MIAMI (CBSMiami) – In response to numerous calls and high counts in traps, Miami-Dade conducted another overnight spraying for pesky mosquitoes.
Just after midnight a plane took off and sprayed sections of Homestead, Florida City, the Redlands, West Kendall, Cutler Bay, Palmetto Bay, Pinecrest, South Miami, Coral Gables, and Miami – nearly 80-thousand acres in total.
The goal was to reduce the number of black salt marsh mosquito (Aedes taeniorhynchus), a nuisance mosquito known as an aggressive biter, but not considered a disease-carrier of major concern.
The pesticide used was Dibrom (also known as Naled), which is registered for use by the U.S. Environmental Protection Agency and the State of Florida. When used in small amounts, they say it does not pose a health risk to people or pets.
“We have been using Naled for decades. The amount that would fit in a tiny Cuban coffee cup is the amount we use per acre, it disperses into very tiny droplets, basically a fine mist. Once it’s sprayed out, it gets the mosquitoes and then breaks down very quickly in the environment,” said Frank Calderone with the county’s Solid Waste Management department.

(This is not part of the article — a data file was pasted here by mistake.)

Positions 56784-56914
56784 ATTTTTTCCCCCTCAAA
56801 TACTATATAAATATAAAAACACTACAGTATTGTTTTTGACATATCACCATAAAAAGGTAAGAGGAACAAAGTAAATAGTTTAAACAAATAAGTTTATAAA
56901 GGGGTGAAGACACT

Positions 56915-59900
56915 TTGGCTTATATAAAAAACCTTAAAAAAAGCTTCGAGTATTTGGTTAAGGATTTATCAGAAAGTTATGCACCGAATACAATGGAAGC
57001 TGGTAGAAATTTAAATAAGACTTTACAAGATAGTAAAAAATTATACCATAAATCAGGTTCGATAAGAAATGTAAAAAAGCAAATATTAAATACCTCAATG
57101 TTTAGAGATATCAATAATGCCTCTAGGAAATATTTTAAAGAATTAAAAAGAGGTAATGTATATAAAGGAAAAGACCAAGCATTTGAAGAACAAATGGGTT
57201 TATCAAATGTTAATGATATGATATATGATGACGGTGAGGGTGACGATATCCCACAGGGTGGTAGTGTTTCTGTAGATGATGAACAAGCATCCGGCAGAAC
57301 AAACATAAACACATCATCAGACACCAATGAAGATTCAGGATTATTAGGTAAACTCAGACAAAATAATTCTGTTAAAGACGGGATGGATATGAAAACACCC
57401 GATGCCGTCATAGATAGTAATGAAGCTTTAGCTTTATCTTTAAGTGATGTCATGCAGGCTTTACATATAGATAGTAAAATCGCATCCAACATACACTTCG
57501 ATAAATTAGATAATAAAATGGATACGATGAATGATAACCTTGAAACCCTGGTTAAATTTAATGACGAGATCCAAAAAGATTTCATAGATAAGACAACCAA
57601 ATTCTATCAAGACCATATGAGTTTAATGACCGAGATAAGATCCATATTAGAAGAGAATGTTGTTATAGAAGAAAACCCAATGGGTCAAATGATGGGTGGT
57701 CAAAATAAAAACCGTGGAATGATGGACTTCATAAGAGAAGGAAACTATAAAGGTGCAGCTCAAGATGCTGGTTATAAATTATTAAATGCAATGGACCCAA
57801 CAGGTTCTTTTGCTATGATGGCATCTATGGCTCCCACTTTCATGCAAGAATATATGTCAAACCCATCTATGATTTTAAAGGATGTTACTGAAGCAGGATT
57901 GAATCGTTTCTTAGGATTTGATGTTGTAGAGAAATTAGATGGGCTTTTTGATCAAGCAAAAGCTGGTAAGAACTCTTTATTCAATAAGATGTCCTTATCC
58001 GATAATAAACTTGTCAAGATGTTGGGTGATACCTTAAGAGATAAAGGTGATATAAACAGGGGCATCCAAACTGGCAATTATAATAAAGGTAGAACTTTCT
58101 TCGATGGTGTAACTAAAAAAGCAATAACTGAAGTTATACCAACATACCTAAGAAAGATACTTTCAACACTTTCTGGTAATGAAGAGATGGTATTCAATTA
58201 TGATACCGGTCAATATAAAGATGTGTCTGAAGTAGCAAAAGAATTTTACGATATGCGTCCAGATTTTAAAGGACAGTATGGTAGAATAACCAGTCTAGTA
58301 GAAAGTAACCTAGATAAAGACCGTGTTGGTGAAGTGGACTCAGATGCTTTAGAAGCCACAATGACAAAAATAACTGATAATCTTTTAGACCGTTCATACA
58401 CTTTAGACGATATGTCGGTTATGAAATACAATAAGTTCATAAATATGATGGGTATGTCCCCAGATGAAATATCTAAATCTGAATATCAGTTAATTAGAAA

Last year’s use of Naled to eradicate Aedes Aegypti mosquitoes, which spread the Zika virus, was met with some resistance. In Puerto Rico, officials refused to use the chemical over health concerns.
Florida Health officials said there is no proof that contact with Naled can cause cancer in humans.
Viviana Acevedo knows the importance of keeping the pests away. She contracted Zika in Colombia and had to deal with fever and a rash.
“There was pain in my body, it was very hard,” she said.
Broward’s Mosquito Control also conducted an aerial spraying over Weston early Monday for nuisance mosquitoes usually associated with heavy rains during the summer months, and not those carrying the Zika virus.